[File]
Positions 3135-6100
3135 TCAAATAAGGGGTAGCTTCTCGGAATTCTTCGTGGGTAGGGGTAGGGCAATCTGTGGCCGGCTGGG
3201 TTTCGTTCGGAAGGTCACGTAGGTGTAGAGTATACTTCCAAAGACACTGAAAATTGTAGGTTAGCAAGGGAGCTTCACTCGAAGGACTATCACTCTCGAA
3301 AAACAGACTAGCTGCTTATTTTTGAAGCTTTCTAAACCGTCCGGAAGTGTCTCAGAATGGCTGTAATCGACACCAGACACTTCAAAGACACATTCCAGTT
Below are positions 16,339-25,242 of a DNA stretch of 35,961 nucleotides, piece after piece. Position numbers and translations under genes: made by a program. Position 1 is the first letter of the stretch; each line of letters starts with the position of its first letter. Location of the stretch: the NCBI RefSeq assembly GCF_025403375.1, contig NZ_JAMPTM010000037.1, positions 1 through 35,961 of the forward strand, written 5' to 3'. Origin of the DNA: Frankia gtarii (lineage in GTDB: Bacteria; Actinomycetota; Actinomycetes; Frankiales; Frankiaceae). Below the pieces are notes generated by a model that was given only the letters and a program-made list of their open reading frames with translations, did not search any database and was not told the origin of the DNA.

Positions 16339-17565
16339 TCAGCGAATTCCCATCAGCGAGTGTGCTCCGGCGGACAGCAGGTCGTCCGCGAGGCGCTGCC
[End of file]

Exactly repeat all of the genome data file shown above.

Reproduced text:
Positions 3135-6100
3135 TCAAATAAGGGGTAGCTTCTCGGAATTCTTCGTGGGTAGGGGTAGGGCAATCTGTGGCCGGCTGGG
3201 TTTCGTTCGGAAGGTCACGTAGGTGTAGAGTATACTTCCAAAGACACTGAAAATTGTAGGTTAGCAAGGGAGCTTCACTCGAAGGACTATCACTCTCGAA
3301 AAACAGACTAGCTGCTTATTTTTGAAGCTTTCTAAACCGTCCGGAAGTGTCTCAGAATGGCTGTAATCGACACCAGACACTTCAAAGACACATTCCAGTT
Below are positions 16,339-25,242 of a DNA stretch of 35,961 nucleotides, piece after piece. Position numbers and translations under genes: made by a program. Position 1 is the first letter of the stretch; each line of letters starts with the position of its first letter. Location of the stretch: the NCBI RefSeq assembly GCF_025403375.1, contig NZ_JAMPTM010000037.1, positions 1 through 35,961 of the forward strand, written 5' to 3'. Origin of the DNA: Frankia gtarii (lineage in GTDB: Bacteria; Actinomycetota; Actinomycetes; Frankiales; Frankiaceae). Below the pieces are notes generated by a model that was given only the letters and a program-made list of their open reading frames with translations, did not search any database and was not told the origin of the DNA.

Positions 16339-17565
16339 TCAGCGAATTCCCATCAGCGAGTGTGCTCCGGCGGACAGCAGGTCGTCCGCGAGGCGCTGCC